Report: Clinton could be first ever to get 80 percent of Latino vote

Report: Clinton could be first ever to get 80 percent of Latino vote
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Democratic presidential nominee Hillary ClintonHillary Diane Rodham ClintonQueer Marine veteran launches House bid after incumbent California Rep. Susan Davis announces retirement Poll: Trump neck and neck with top 2020 Democrats in Florida Former immigration judge fined, temporarily banned from federal service for promoting Clinton policies MORE could get more Latino votes on Nov. 8 than any other presidential candidate in history, according to a tracking poll analysis released on Thursday.


Analysis firm Latino Decisions predicts Clinton will receive between 76.5 percent and 87.5 percent of the Latino vote in this election.

No presidential candidate has ever come close to hitting the 80 percent mark with that demographic. 

Latino Decisions predicts that Republican nominee Donald TrumpDonald John TrumpTrump conversation with foreign leader part of complaint that led to standoff between intel chief, Congress: report Pelosi: Lewandowski should have been held in contempt 'right then and there' Trump to withdraw FEMA chief nominee: report MORE will receive between 9.5 percent and 20.5 percent of the Latino vote.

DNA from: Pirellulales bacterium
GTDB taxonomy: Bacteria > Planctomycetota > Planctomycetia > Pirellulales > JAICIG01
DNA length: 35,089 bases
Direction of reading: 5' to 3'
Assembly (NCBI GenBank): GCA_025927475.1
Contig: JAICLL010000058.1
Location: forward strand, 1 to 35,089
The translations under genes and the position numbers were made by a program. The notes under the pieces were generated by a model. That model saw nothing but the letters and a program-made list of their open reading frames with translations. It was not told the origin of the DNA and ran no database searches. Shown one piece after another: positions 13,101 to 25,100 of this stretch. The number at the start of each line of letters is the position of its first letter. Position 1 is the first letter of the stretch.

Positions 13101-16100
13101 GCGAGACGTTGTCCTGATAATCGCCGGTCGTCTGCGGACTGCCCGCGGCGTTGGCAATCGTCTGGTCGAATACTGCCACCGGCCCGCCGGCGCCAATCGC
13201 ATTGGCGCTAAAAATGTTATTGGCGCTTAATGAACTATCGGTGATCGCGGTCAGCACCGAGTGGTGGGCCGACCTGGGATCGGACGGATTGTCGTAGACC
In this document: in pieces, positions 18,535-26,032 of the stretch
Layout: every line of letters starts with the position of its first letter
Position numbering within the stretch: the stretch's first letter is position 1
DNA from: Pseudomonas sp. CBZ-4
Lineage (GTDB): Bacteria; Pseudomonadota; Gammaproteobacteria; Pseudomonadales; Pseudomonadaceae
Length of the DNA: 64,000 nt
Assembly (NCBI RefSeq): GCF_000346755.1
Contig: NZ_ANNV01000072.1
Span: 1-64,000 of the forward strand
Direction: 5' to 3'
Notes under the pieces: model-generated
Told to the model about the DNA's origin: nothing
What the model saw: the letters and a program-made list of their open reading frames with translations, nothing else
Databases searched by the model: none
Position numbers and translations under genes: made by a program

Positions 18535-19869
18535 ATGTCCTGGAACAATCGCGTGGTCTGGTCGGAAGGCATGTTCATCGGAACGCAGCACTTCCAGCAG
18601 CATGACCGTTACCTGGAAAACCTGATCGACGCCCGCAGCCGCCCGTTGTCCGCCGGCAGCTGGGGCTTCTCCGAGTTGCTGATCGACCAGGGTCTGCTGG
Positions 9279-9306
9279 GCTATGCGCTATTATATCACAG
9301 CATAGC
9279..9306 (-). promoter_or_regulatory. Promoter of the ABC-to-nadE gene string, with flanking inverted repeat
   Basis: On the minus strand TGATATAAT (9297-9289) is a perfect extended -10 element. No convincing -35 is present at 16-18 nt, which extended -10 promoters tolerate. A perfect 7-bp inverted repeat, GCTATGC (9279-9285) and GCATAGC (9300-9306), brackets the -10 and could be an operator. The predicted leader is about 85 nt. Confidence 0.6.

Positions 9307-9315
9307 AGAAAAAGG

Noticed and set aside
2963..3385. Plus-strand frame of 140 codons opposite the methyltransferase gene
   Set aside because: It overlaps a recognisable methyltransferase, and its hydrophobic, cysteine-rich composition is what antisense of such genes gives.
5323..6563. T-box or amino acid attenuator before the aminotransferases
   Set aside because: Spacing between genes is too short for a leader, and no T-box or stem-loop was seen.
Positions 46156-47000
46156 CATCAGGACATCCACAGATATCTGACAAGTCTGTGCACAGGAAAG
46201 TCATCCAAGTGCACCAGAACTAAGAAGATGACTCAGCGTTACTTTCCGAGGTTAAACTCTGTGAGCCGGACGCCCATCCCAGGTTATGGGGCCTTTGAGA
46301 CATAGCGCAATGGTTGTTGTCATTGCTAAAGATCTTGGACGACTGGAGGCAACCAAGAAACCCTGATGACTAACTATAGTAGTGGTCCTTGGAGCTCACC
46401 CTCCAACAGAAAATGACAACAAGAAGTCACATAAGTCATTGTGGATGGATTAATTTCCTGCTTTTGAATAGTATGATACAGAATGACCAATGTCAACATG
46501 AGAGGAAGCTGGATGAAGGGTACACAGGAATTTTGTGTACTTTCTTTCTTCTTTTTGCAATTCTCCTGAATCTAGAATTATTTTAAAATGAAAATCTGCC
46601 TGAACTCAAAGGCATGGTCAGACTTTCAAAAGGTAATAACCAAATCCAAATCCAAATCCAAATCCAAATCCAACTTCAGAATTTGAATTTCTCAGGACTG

Trump's campaign has campaigned on pledges to curb immigration and build a wall on the border with Mexico, both unpopular proposals with a majority of Latinos.

Harsh rhetoric and public quarrels with Latino personalities have further tarnished his image with the voting bloc.

Despite Trump's unpopularity, some polls have shown him outperforming expectations with Latinos. A Gallup poll in July showed that U.S.-born and English-dominant Latinos were significantly more likely to support Trump.

Latino Decisions first released its prediction tool for the 2012 election, based on analysis of the 2010 midterm results and post-election surveys. Its final prediction one day before the election estimated President Obama would receive 73 percent of the Latino vote to GOP nominee Mitt Romney's 27 percent.

Obama won 71 percent to Romney's 27 percent, becoming the second highest Latino vote earner since 1980 after President Bill ClintonWilliam (Bill) Jefferson ClintonMost voters say there is too much turnover in Trump administration RNC spokeswoman on 2020 GOP primary cancellations: 'This is not abnormal' Booker dismisses early surveys: 'If you're polling ahead right now, you should worry' MORE, who won 72 percent of the Latino vote in 1996.

President George W. Bush's 2004 reelection campaign marks the best Republican showing with the demographic, with 40 percent of Latino votes in favor to Democratic nominee John KerryJohn Forbes KerryLet's not play Charlie Brown to Iran's Lucy The Memo: Democrats struggle to find the strongest swing-state candidate 2020 caucuses pose biggest challenge yet for Iowa's top pollster MORE's 58 percent.